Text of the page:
A comparison of spider diversity between natural and artificial aquatic habitats on Orchid Island, Taiwan. (1/2) (NSC 91-2621-B-029-004)
Spiders are ubiquitous predators in terrestrial ecosystems. Spider abundance and diversity are found to be significantly correlated with many environmental parameters. Moreover, by comparing the abundance of dominant species between different localities, the habitat preference of spiders can be inferred. In the past, studies on aquatic habitats in tropical areas are few and the studies of the effects of human disturbances are even fewer. In this study, I investigate the spider diversity in aquatic habitats on Orchid Island, Taiwan to realize the effects of human disturbances on diversity of aquatic habitats. Orchid Island is a tropical island off the southeast coast of Taiwan and the aboriginals, Yami people, are of Austranesican origin. Similar to other Austranesican aboriginals, Yami people use taro as one of the major crops. The effected of taro plantation on biodiversity is unclear and the spider diversity may be different from that of streams. Another human disturbance is construction of dikes in streams, which may exhibit significant effect on biodiversity. The study sites included the Ye-yu and Hung-tou streams both located on west Orchid Island and each exhibited both natural and artificial aquatic habitats. Specimens were collected using pitfall traps, visual search, sweeping net, canopy sweeping net and beating. From the field trip conducted in October 2002 141adult and 220 juvenile specimens were obtained. Results of preliminary analyses on those specimens showed that taro plantation do not seem to reduce spider diversity and abundance. Construction of dike greatly reduces spider diversity and abundance, but introducing vegetation may limitedly recover the fauna. Sampling plots in two streams have similar guild composition but different species composition. This result suggests that each stream exhibits a unique any of species and should be considered in the management water ways.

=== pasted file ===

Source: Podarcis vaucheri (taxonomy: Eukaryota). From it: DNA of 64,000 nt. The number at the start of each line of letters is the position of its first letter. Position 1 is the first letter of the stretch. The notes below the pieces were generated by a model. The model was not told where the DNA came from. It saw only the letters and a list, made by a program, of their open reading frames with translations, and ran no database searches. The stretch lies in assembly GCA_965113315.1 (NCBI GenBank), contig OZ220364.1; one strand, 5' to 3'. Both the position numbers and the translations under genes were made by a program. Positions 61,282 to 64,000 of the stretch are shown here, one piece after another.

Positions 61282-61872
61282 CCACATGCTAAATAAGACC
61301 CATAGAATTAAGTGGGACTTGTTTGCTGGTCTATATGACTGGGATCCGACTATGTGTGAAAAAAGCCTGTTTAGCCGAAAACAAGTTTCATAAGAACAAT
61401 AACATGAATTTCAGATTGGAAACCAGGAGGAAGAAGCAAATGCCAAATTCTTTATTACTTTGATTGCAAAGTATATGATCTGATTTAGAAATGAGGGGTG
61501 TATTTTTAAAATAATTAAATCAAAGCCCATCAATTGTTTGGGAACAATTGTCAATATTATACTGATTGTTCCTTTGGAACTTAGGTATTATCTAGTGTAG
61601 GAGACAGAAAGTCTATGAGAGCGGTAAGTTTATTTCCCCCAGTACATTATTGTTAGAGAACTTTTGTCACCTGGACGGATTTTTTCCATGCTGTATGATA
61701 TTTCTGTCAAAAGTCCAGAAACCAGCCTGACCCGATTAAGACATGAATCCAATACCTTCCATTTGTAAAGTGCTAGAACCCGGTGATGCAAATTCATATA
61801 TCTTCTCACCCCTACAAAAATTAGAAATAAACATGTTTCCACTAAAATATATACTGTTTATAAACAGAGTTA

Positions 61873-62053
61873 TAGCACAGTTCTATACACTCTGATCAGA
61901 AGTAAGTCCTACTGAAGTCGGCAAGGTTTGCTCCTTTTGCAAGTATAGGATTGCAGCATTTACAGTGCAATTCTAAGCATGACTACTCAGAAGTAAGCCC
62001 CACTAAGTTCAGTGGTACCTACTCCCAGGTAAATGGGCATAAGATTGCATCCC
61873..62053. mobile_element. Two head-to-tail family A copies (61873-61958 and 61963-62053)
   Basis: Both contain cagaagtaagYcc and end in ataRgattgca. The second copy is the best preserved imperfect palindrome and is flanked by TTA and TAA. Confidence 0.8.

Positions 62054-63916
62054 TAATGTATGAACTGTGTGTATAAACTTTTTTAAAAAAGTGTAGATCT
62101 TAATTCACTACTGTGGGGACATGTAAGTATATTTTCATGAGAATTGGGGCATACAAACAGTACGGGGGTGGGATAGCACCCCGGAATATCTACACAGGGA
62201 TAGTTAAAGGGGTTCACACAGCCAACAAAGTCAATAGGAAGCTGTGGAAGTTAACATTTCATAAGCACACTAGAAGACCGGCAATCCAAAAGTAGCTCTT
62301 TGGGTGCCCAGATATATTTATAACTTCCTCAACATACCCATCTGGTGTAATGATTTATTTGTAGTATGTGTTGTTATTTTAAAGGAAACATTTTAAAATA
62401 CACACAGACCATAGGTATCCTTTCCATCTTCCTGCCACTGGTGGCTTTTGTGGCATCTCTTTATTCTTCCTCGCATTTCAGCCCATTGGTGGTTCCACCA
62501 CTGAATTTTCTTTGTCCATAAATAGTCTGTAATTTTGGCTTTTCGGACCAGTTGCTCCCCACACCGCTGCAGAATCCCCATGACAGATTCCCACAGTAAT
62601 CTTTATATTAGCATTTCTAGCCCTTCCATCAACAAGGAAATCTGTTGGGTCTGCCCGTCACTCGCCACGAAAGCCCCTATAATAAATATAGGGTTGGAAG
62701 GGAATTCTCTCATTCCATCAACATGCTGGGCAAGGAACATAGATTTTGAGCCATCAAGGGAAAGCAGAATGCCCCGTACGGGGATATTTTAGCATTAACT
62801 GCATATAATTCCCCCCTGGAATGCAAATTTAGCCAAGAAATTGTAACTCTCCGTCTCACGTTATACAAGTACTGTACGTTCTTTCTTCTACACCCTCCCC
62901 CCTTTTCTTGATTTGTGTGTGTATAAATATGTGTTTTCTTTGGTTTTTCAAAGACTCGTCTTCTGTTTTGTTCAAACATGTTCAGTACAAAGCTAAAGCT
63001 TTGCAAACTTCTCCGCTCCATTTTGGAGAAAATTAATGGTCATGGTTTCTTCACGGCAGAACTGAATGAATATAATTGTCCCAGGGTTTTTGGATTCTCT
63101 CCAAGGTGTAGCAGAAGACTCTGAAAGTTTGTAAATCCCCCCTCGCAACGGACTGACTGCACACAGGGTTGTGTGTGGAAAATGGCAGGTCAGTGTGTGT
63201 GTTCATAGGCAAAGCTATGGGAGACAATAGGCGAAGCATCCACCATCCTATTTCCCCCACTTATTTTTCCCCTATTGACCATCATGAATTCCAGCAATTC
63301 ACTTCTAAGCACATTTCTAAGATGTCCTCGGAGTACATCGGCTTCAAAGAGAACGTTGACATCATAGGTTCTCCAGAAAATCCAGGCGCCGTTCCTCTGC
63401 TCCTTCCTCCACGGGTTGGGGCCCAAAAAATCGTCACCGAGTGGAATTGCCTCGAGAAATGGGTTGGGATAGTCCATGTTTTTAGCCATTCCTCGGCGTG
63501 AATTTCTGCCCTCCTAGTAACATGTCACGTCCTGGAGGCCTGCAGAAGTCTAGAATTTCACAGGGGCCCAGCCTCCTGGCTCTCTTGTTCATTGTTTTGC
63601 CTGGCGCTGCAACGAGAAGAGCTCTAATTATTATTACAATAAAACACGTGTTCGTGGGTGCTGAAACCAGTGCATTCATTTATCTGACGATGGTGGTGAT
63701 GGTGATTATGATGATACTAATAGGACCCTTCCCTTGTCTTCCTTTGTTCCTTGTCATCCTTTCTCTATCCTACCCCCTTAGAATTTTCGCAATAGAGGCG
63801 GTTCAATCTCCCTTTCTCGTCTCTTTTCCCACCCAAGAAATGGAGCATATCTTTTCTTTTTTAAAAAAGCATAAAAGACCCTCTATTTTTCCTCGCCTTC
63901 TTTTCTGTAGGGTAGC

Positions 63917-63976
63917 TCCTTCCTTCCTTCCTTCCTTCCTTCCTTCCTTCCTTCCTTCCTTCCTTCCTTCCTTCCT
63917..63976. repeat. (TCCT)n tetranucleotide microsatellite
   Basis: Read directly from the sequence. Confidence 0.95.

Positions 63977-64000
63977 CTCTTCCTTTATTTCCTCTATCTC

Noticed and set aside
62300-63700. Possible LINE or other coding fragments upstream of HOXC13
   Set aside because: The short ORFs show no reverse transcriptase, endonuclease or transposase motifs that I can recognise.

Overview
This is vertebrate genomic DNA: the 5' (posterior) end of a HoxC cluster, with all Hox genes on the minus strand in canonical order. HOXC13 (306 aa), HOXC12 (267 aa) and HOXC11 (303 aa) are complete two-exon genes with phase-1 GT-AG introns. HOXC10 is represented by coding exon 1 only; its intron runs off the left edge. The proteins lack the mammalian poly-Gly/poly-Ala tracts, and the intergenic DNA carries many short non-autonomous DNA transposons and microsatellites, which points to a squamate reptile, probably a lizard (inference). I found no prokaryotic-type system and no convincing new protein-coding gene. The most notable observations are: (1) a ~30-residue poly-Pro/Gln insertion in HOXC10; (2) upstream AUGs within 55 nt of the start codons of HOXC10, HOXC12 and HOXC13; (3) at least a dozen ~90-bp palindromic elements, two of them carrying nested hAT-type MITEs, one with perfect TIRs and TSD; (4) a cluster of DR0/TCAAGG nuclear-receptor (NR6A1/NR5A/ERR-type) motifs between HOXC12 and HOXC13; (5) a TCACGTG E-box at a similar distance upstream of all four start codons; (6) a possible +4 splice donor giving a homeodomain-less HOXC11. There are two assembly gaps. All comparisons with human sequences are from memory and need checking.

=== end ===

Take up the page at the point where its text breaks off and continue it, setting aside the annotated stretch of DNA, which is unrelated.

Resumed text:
Updated: Jan-24-2014 11:34:24 (Taiwan, GMT+08:00).